Scriptwriting for TV

Scriptwriting for TV

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By Phil Ashby,
Wednesday, 26th January 2011

The bad news for Lisa Holdsworth, en route to addressing a Bristol Centre meeting, was that her train had no internet access; the good news was that she could spend the time writing an extra two pages of the current script. Lisa's talk, attended by local university students as well as RTS members, was peppered with such practical insights into the modern TV writer's day. You'll have seen and heard Lisa's work on Waterloo Rd, or New Tricks, or Robin Hood, or previously on Emmerdale (of which she has written 40 episodes). It's a busy life, working to deadlines - no surprises there, but the job of TV writing has its own technicalities, as Lisa described the processes of storylining, script conferences, 'A' and 'B' stories, and of course rewriting.

Lisa reckons the traditional 3-act play has grown into 5 acts for TV – with a pre-titles introductory scene, and a coda (usually light-hearted, eg 'New Tricks). One new term that entered the audience's notebooks was the 'dingle' – short scenes to be found, of course, in 'Emmerdale'.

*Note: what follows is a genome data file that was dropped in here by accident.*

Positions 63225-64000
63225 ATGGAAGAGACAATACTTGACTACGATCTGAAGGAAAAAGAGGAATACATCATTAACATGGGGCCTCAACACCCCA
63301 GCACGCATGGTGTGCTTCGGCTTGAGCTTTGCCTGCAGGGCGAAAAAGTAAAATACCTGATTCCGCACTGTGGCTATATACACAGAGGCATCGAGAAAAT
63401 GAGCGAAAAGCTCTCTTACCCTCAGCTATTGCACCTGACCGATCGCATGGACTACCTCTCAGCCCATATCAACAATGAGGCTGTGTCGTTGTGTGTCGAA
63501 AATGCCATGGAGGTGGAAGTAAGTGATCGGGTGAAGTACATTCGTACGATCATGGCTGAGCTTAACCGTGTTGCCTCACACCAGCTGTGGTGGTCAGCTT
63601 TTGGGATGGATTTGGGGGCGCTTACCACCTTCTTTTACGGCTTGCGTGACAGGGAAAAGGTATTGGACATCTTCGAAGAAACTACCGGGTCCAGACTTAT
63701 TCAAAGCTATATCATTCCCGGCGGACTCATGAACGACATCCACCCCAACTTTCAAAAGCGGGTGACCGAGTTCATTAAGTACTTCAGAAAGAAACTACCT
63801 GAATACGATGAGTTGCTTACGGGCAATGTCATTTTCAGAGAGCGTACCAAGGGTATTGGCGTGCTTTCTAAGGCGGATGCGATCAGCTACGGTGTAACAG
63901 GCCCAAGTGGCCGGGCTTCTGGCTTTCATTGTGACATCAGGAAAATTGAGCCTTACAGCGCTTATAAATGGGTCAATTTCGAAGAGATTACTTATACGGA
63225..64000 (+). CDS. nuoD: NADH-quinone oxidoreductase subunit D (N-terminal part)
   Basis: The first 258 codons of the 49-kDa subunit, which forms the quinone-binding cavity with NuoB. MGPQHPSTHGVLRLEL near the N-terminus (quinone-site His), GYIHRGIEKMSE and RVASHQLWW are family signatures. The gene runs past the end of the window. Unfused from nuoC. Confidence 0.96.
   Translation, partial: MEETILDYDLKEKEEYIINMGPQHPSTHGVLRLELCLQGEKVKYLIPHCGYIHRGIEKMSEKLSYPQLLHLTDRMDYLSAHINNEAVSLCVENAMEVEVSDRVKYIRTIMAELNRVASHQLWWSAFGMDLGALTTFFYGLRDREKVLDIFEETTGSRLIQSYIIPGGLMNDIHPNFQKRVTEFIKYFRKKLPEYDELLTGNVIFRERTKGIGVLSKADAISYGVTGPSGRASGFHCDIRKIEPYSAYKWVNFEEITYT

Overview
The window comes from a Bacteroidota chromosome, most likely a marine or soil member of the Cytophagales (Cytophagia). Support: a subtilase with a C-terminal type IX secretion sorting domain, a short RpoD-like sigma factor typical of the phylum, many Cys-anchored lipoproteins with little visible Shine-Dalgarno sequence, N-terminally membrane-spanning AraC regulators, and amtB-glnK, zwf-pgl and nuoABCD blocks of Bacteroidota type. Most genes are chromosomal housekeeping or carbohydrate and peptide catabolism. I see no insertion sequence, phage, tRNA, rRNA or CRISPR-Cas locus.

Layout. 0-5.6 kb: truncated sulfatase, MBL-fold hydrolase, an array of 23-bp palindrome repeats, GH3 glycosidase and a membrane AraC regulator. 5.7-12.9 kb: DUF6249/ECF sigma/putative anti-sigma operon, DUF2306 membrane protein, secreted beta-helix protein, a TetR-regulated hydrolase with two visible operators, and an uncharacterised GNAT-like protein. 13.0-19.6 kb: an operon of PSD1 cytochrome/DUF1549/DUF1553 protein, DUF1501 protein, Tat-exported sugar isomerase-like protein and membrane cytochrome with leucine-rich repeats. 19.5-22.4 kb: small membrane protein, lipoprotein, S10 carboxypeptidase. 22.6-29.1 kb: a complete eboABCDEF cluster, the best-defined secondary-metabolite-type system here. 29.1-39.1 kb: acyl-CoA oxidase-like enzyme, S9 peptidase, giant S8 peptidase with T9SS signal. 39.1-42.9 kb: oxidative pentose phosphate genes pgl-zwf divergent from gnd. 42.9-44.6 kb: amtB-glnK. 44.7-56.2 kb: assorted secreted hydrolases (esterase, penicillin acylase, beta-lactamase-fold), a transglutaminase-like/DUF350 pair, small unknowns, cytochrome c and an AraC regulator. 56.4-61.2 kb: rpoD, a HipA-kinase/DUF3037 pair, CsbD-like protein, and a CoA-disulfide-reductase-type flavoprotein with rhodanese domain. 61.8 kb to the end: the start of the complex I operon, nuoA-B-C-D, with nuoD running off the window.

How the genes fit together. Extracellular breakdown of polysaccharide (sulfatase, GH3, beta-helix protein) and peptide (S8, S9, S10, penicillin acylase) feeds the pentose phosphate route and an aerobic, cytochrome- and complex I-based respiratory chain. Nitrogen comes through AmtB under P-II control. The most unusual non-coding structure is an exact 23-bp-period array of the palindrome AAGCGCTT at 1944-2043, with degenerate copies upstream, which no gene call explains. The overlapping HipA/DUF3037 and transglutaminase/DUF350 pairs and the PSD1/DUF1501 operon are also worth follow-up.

Her own career progression was through being PA to a busy Script Editor/Producer, with her first break being commissioned to write a stand-alone edition of 'Fat Friends'. Lisa believed that it was essential for a writer to be 'grounded in practicalities' when it comes to writing scenes that will make it to air! (Although this didn't prevent her introducing lions to a recent episode of Robin Hood.) As far as she is concerned, a programme begins and ends with the writer – actors may give '200%' and usually do, but she's strict about script directions (despite never attending on set).

The good sides of a writer's life: being her own boss, writing at 5am if necessary; talking about ideas with creative teams; the company of other writers. In the debit column: deadlines, having to work at last minute; the solitary nature of writing; the opportunity for procrastination. Her answer to the inevitable requests for advice: visit the online BBC Writers' Room; join the Writers' Guild, and when commissioned, get a good agent!

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